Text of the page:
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The question of whether life exists beyond the Earth is one of humanity's most fundamental questions. Future NASA missions, for example, aim to examine the ice moons of Jupiter and Saturn, which may potentially shelter life in the liquid oceans underneath the thick layer of ice, on the ground. Proving traces of life beyond the Earth is extremely challenging, however. Highly sensitive instruments which take measurements on the ground with the greatest possible degree of autonomy and with high precision -- millions of kilometers from the Earth and thus without direct support from humankind -- are required.

An international group of researchers under the leadership of Andreas Riedo and Niels Ligterink at the University of Bern have now developed ORIGIN, a mass spectrometer which can detect and identify the smallest amounts of such traces of life. They describe the instrument in a recently published article in the specialist journal Nature Scientific Reports. Niels Ligterink from the Center for Space and Habitability (CSH) is the lead author of the international study, and co-author Andreas Riedo from the Physics Institute at the University of Bern developed the instrument in the laboratories of the space research and planetary sciences divison of the Physics Institute. Various international space agencies, particularly NASA, have already expressed interest in testing ORIGIN for future missions.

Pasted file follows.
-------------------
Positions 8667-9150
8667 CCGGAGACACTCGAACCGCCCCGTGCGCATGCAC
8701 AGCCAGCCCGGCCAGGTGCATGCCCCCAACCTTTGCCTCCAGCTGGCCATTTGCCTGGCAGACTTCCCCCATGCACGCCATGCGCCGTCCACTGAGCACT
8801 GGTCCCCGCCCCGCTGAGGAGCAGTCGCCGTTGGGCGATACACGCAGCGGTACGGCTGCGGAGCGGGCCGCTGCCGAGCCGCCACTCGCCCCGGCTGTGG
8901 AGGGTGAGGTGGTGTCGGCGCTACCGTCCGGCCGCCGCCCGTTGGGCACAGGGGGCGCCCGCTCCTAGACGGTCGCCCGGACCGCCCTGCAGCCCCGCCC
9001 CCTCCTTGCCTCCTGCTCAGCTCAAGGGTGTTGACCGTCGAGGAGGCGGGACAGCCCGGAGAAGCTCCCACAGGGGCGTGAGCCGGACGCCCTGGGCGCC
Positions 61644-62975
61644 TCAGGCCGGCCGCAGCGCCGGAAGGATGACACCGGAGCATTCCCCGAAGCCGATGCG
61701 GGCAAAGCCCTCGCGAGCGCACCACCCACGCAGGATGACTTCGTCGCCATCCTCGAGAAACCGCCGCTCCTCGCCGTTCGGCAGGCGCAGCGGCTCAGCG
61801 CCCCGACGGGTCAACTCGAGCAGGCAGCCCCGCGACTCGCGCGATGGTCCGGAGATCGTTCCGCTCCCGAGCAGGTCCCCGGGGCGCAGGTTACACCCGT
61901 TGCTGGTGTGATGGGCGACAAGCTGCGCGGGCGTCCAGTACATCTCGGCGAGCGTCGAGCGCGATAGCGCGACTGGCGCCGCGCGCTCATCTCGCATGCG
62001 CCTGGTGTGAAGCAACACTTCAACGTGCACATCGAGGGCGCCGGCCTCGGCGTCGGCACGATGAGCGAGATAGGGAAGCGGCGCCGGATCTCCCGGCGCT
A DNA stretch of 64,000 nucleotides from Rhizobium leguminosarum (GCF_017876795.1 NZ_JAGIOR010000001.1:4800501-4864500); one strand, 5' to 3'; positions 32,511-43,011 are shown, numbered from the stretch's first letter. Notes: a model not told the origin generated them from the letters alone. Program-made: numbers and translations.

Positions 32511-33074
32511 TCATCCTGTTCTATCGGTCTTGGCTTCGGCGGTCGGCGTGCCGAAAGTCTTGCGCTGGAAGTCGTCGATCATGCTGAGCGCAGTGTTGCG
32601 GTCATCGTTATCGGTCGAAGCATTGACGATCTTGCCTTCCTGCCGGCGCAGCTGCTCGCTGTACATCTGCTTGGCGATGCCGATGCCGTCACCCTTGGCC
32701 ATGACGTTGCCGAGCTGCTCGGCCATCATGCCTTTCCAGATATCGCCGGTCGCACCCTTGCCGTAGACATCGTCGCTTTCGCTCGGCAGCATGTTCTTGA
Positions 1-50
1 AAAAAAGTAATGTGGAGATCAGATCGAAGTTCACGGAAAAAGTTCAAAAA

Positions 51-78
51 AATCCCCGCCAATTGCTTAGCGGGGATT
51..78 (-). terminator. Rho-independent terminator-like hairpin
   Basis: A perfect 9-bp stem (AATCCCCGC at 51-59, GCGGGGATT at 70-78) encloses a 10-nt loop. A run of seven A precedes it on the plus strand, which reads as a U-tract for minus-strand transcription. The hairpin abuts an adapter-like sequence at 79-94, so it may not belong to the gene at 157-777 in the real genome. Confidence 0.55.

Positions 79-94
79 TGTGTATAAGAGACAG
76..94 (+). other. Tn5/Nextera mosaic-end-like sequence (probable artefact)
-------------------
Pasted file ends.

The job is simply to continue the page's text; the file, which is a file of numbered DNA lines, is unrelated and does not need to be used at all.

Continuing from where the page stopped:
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Category: Science